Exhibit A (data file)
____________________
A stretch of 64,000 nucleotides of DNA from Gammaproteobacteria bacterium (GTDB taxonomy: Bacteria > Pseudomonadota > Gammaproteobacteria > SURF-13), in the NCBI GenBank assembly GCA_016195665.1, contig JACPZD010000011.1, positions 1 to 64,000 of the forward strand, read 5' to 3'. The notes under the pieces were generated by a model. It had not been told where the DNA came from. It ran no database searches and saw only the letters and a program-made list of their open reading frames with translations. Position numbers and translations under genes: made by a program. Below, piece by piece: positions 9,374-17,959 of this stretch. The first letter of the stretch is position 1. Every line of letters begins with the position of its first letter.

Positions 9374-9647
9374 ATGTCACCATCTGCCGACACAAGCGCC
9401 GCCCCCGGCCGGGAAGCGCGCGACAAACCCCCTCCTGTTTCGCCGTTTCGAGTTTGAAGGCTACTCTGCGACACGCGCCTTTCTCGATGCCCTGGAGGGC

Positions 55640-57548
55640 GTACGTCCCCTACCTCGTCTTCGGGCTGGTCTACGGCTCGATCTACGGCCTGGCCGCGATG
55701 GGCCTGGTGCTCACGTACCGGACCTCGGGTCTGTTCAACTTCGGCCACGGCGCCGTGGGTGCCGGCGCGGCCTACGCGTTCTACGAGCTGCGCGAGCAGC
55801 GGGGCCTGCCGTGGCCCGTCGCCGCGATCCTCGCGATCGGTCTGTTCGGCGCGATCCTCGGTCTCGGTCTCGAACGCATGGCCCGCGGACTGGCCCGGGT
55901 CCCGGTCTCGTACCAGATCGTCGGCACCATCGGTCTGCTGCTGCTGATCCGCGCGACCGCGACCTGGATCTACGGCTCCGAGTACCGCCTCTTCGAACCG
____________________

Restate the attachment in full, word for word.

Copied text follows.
A stretch of 64,000 nucleotides of DNA from Gammaproteobacteria bacterium (GTDB taxonomy: Bacteria > Pseudomonadota > Gammaproteobacteria > SURF-13), in the NCBI GenBank assembly GCA_016195665.1, contig JACPZD010000011.1, positions 1 to 64,000 of the forward strand, read 5' to 3'. The notes under the pieces were generated by a model. It had not been told where the DNA came from. It ran no database searches and saw only the letters and a program-made list of their open reading frames with translations. Position numbers and translations under genes: made by a program. Below, piece by piece: positions 9,374-17,959 of this stretch. The first letter of the stretch is position 1. Every line of letters begins with the position of its first letter.

Positions 9374-9647
9374 ATGTCACCATCTGCCGACACAAGCGCC
9401 GCCCCCGGCCGGGAAGCGCGCGACAAACCCCCTCCTGTTTCGCCGTTTCGAGTTTGAAGGCTACTCTGCGACACGCGCCTTTCTCGATGCCCTGGAGGGC

Positions 55640-57548
55640 GTACGTCCCCTACCTCGTCTTCGGGCTGGTCTACGGCTCGATCTACGGCCTGGCCGCGATG
55701 GGCCTGGTGCTCACGTACCGGACCTCGGGTCTGTTCAACTTCGGCCACGGCGCCGTGGGTGCCGGCGCGGCCTACGCGTTCTACGAGCTGCGCGAGCAGC
55801 GGGGCCTGCCGTGGCCCGTCGCCGCGATCCTCGCGATCGGTCTGTTCGGCGCGATCCTCGGTCTCGGTCTCGAACGCATGGCCCGCGGACTGGCCCGGGT
55901 CCCGGTCTCGTACCAGATCGTCGGCACCATCGGTCTGCTGCTGCTGATCCGCGCGACCGCGACCTGGATCTACGGCTCCGAGTACCGCCTCTTCGAACCG